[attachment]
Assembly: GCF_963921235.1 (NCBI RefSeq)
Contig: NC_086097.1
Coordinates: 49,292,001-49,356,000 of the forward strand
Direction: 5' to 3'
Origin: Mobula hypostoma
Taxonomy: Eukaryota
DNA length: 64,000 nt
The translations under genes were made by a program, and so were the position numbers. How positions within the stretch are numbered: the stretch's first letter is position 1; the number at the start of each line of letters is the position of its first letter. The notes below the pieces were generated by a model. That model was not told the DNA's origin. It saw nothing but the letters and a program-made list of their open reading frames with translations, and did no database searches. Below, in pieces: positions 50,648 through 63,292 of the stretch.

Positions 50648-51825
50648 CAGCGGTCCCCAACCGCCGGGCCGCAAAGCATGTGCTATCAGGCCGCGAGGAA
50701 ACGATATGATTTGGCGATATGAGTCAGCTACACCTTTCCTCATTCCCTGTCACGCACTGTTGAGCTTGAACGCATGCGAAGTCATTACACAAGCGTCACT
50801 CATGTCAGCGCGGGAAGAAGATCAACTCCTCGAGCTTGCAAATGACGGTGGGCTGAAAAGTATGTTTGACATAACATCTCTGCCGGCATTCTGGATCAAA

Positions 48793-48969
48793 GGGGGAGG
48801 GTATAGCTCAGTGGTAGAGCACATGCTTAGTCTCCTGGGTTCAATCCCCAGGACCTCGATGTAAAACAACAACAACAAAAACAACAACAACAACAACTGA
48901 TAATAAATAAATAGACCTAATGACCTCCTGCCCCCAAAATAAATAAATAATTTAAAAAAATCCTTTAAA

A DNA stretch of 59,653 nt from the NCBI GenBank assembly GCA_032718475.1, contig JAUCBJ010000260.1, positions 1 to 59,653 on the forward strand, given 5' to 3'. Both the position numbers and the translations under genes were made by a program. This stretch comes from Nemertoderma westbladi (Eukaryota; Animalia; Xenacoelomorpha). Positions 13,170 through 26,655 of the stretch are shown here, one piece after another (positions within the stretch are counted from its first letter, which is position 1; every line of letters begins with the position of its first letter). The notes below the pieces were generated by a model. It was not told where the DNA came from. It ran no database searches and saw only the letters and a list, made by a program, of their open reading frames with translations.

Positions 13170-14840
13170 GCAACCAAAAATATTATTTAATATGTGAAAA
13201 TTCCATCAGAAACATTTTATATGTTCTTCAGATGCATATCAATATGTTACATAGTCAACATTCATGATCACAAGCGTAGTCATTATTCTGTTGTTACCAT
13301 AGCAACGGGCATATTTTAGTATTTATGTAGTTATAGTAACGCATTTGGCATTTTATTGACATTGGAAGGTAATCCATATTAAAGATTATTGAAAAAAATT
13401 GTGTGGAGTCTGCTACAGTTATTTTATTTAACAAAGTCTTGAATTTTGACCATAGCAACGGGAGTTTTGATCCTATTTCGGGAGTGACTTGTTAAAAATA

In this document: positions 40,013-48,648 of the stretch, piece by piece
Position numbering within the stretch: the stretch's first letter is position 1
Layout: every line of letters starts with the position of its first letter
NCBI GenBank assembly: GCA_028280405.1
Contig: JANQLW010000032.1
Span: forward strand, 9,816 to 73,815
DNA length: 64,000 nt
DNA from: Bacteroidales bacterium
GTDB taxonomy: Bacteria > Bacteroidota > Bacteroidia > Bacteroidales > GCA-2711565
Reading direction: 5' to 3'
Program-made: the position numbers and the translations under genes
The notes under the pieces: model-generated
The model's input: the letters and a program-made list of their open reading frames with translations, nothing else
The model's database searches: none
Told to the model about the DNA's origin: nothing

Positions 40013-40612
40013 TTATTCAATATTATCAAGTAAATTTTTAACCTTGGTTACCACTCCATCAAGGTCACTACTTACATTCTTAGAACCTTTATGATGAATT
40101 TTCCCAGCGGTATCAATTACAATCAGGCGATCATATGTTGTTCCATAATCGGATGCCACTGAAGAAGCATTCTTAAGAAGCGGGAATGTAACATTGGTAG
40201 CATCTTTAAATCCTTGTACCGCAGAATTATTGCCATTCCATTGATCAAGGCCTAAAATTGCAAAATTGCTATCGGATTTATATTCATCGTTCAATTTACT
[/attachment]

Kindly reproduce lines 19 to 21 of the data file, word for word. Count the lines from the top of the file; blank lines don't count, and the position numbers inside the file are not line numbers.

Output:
13170 GCAACCAAAAATATTATTTAATATGTGAAAA
13201 TTCCATCAGAAACATTTTATATGTTCTTCAGATGCATATCAATATGTTACATAGTCAACATTCATGATCACAAGCGTAGTCATTATTCTGTTGTTACCAT
13301 AGCAACGGGCATATTTTAGTATTTATGTAGTTATAGTAACGCATTTGGCATTTTATTGACATTGGAAGGTAATCCATATTAAAGATTATTGAAAAAAATT